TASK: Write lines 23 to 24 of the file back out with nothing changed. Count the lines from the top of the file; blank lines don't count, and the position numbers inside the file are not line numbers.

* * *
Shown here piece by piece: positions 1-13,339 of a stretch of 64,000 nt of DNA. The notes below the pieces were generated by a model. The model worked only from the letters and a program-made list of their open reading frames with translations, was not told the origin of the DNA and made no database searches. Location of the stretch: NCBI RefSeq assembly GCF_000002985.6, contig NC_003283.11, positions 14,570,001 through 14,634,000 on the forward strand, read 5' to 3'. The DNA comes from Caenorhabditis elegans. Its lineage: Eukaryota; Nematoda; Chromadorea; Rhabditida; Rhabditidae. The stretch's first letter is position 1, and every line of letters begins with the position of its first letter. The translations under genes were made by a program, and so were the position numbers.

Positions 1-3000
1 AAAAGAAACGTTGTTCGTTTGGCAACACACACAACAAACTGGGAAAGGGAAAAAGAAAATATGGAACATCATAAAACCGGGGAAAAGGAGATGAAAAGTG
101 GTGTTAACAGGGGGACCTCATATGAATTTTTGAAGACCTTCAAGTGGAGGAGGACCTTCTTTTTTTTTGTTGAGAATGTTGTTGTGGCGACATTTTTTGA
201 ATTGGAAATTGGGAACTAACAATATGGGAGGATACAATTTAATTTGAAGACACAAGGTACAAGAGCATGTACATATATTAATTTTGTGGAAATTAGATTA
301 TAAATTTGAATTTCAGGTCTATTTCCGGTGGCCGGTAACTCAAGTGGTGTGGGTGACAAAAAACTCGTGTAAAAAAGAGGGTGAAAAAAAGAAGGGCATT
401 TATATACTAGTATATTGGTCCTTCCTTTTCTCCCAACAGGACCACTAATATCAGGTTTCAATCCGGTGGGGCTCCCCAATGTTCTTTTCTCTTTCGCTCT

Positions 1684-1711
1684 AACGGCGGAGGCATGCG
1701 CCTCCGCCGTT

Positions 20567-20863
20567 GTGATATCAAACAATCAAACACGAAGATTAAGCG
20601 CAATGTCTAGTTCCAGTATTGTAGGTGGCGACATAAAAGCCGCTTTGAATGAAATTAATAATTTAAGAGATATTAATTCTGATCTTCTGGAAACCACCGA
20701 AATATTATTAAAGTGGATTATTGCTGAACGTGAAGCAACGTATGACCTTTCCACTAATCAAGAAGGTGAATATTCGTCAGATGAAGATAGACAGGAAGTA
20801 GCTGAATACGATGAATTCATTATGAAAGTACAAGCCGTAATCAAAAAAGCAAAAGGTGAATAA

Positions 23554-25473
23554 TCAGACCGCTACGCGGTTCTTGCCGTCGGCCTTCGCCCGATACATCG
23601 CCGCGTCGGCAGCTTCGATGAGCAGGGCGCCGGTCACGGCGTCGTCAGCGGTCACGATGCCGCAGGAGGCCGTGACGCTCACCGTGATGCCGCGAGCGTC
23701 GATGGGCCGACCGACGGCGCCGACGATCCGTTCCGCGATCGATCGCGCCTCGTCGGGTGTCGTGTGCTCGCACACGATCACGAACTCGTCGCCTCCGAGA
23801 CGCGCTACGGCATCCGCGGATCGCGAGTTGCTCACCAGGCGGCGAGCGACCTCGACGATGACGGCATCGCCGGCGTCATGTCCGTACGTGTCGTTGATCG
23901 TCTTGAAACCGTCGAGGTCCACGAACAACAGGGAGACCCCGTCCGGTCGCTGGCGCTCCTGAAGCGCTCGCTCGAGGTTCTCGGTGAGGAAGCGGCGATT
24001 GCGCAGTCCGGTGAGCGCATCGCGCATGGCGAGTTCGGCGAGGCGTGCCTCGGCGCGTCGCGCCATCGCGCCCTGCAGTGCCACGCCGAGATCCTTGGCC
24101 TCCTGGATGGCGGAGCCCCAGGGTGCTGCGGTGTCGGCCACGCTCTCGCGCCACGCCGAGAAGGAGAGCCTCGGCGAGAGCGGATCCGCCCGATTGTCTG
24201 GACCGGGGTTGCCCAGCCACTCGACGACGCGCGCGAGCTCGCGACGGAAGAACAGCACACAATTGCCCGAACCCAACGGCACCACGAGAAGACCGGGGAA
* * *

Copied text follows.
24101 TCCTGGATGGCGGAGCCCCAGGGTGCTGCGGTGTCGGCCACGCTCTCGCGCCACGCCGAGAAGGAGAGCCTCGGCGAGAGCGGATCCGCCCGATTGTCTG
24201 GACCGGGGTTGCCCAGCCACTCGACGACGCGCGCGAGCTCGCGACGGAAGAACAGCACACAATTGCCCGAACCCAACGGCACCACGAGAAGACCGGGGAA